It is tempting to offer a timid protestation to Williams’s glittering night parade. Even if one readily concedes that literature has no power to change the course of global affairs, that a novelist intending to impart moral lessons is no more than a pretentious propagandist, that atonement is impossible, and that the so-called battle to save the world from ecological collapse has already been lost in a rout—even if one grants all of this, might there still be another use for literature? Might a great novel nevertheless help a reader to reexamine her own biases, delusions, hopes, desires, and fears? Might a novel, as Harrow does, help us to understand ourselves in an age of civilizational freefall? If so, is there not some meaning, even value, in the endeavor?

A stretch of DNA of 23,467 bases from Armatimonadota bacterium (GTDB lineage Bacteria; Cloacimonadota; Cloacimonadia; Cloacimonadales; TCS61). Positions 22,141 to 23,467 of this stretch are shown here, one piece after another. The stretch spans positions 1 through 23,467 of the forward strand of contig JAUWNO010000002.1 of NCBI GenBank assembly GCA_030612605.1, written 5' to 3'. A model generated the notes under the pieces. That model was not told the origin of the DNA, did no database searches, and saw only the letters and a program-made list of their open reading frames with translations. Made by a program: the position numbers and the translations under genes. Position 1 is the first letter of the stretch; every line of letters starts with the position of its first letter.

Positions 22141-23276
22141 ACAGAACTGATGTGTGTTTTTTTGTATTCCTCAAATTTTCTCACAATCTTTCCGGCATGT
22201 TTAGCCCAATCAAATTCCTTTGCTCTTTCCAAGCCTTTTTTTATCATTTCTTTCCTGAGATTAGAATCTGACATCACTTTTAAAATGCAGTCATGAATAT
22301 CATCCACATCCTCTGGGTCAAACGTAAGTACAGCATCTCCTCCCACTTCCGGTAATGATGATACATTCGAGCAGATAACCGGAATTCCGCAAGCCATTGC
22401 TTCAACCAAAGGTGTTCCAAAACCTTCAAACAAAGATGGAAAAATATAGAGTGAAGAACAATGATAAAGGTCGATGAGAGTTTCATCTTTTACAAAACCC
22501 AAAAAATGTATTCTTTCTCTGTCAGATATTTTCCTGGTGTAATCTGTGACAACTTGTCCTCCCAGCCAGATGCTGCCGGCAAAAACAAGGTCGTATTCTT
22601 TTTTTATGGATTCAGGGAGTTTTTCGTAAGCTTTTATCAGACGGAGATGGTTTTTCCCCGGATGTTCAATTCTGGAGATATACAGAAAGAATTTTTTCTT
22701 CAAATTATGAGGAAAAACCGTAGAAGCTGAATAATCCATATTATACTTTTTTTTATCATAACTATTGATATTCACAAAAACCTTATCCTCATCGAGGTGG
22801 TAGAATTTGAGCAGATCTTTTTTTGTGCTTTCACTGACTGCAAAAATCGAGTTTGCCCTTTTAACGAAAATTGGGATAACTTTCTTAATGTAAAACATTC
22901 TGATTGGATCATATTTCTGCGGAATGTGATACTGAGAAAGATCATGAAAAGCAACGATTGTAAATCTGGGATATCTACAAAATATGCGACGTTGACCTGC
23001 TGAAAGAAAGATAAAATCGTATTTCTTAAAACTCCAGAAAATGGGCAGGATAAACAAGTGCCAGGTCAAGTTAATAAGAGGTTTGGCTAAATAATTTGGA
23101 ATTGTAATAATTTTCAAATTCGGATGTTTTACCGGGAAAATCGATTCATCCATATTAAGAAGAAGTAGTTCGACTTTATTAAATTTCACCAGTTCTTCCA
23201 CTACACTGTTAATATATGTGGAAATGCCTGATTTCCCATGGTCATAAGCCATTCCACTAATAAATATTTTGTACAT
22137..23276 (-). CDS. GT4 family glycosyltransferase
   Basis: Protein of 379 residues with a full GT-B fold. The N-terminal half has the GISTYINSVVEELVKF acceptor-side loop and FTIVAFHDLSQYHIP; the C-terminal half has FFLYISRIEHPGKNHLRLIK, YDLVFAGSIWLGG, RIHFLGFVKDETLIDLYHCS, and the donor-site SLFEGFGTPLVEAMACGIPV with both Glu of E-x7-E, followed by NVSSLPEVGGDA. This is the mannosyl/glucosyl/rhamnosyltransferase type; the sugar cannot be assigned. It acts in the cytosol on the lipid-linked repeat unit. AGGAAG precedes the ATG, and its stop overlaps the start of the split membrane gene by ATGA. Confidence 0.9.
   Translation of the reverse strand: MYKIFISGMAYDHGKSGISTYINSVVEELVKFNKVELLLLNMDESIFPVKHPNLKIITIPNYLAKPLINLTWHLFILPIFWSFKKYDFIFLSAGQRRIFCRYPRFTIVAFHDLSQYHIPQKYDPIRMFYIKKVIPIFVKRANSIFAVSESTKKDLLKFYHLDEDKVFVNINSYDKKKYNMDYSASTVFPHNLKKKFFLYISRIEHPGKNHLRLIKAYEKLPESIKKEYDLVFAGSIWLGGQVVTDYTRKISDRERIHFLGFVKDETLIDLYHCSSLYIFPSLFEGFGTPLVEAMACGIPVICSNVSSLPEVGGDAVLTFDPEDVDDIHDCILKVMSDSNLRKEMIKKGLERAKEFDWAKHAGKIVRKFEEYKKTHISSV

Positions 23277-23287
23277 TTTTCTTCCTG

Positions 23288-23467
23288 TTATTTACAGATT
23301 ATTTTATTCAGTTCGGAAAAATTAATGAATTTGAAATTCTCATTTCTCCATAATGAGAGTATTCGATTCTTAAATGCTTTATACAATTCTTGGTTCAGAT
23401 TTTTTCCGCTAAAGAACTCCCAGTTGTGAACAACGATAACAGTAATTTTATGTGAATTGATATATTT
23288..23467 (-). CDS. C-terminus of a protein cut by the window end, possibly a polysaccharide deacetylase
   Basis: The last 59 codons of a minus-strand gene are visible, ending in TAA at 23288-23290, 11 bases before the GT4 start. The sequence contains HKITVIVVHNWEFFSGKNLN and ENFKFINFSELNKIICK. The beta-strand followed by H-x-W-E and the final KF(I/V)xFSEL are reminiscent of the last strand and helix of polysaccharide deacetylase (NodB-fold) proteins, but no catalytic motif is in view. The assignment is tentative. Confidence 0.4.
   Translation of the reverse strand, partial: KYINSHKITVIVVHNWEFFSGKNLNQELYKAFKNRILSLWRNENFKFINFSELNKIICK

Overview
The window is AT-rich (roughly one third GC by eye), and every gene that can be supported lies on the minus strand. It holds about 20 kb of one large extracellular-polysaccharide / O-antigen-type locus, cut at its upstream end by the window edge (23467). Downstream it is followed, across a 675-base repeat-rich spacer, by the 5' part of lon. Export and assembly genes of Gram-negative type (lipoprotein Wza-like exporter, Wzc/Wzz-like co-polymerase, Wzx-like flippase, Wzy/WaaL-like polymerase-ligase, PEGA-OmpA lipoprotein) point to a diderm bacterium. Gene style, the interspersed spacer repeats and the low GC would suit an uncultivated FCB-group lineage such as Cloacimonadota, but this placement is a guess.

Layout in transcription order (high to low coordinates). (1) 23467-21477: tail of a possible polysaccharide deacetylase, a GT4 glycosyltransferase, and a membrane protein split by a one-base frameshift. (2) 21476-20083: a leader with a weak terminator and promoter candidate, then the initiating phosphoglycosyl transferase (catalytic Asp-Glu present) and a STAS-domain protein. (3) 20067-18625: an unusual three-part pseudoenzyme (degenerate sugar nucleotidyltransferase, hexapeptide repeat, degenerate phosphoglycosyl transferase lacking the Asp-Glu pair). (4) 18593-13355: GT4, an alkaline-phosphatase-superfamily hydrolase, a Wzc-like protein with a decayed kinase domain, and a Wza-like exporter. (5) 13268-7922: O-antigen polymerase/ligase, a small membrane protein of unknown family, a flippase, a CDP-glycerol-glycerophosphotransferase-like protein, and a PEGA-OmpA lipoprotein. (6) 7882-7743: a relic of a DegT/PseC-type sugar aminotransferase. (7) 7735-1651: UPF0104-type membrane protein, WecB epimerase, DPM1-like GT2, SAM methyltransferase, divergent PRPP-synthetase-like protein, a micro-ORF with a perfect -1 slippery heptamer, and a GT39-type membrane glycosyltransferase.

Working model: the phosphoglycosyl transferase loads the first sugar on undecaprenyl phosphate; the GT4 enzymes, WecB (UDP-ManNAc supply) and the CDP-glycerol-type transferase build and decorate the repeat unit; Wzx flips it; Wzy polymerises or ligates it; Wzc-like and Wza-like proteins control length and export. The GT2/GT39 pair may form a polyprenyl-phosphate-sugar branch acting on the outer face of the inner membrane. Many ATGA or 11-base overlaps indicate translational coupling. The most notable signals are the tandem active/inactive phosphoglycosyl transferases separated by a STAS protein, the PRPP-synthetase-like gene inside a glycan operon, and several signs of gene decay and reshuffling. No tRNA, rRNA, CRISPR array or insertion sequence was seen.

Someone could offer that protestation. I won’t. I’ve seen what quick work Williams makes of sentimentalists. Safer to end on her own conclusion in 1987 to the Sun-Sentinel. “It all seems pretty hopeless,” she said. “There doesn’t seem to be much that good people can do.”